Ducketts Common is sited on former common land that had been within the Manor of Duckett's, first mentioned when Laurence Duket acquired land in the area in 1293, and is all that remains of the 138-acre Ducketts Farm. In 1900 Tottenham UDC began to improve the Common with two tar-paved paths, wrought iron railings, and 140 trees with tree guards planted around the perimeter and each side of the paths. The MPGA provided 30 more trees in 1912. The Common is in 2 parts, a large area west of Green Lanes and a smaller area to the east that was laid out before 1914, also referred to as Green Gate Common. Two tennis courts were added on the west side before 1935, one converted to a children's playground in 1989, the other now used for basketball.
The information shown above was correct at the time of the last update 01/07/2005
Please check with the site owner or manager for latest news. www.haringey.gov.uk; www.duckettscommon.org.uk
The information below is taken from the relevant Local Authority's planning legislation, which was correct at the time of research but may have been amended in the interim. Please check with the Local Authority for latest planning information.
Ducketts Common is sited on former common land that had been within the Manor of Duckett's, first mentioned when Laurence Duket acquired land in the area in 1293, and is all that remains of the 138-acre Ducketts Farm. The Common is a flat area that flanks Green Lanes, with a larger rectangular site lying to the west and a smaller triangle to the east of the road. Green Lanes was an ancient route and is so-called for the fields that lined it until the railway brought housing development to the area. The housing eroded the extent of Ducketts Common north of Turnpike (formerly Tottenham) Lane.
In 1900 Tottenham UDC took the decision to improve Ducketts Common, essentially converting it into a recreation ground. The improvements included two tar-paved paths, wrought iron railings, planting of 140 trees with tree guards around the perimeter and on each side of the paths, mainly London plane trees and some lime trees, many of which remain today, together with a few that appear to pre-date the early C20th improvements. The Metropolitan Public Gardens Association provided 30 more trees, which were planted in 1912.
While the large area of the common west of Green Lanes was left open, the smaller, eastern area was laid out before 1914 with curving paths, and several beds presumably for both shrubs and formal bedding. On the west side of the Common, two tennis court areas were added before 1935, the northern one later converted for basketball, and the southern one becoming a children's playground in 1989. The latter has since then been substantially extended with a large fenced area for children containing a small pergola, seating and picnic tables, new trees and shrubs and a Toddlers Maze in bricks set into the grass.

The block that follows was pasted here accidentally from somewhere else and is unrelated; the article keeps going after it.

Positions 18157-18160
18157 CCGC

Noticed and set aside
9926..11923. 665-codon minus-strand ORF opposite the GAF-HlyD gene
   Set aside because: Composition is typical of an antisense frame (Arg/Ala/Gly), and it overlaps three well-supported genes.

Today the west side of the common is enclosed by bright blue iron railings and is essentially an area of open grassland surrounded by trees. Many of the original plane trees still survive, together with a few which appear to pre-date the improvement of 1900-01; there are also some mature limes. The east side, also known as Green Gate Common, is unenclosed. Its winding tarmac paths follow those shown on the 1955 OS map; it has a few shrub areas with two fine Ilex altaclarensis near the main cross walk, and there are mature planes.
Friends of Ducketts Common was set up in 2007 and in 2008 began working with Haringey Council on plans to improve the play area. Since 2009 they have worked with Groundwork Trust on further improvements. In February 2010, the Friends in conjunction with North Harringay Primary School, the London Orchard Project and Haringey Council Parks Department planted 10 heritage apple trees on Green Gate Common. In 2011 Haringey Council produced a draft Master Plan for consultation, which included plans to improve paths and entrances, create a plaza, extend the playground, resurface the basketball courts, create a new outdoor gym as well as create new shrub and plant beds. The playground has now been extended and landscaped following funding from the government's Playbuilder programme, Marks & Spencer and the Woodland Trust. The basketball court area is the next area for improvement.
Robinson, vol.1, pp, 58, 241-251 (Manor and Manor Farm of Dov'cotes. Ducketts, sometimes called Dockettis); Harris, Cecil 'Duckett's Manor and the King's "Great Matter"' Hornsey Historical Society Bulletin, no 34 pp 5-7, 28; Harris, Cecil 'Ducketts in Stuart Times' Hornsey Historical Society Bulletin, no 35, pp16-20; Tottenham UDC 1892-7 p 314, 1897-1902; The Parks Agency, 'Commons, Heaths and Greens in Greater London, A short report for English Heritage' (2005); History section on Friends of Ducketts Common website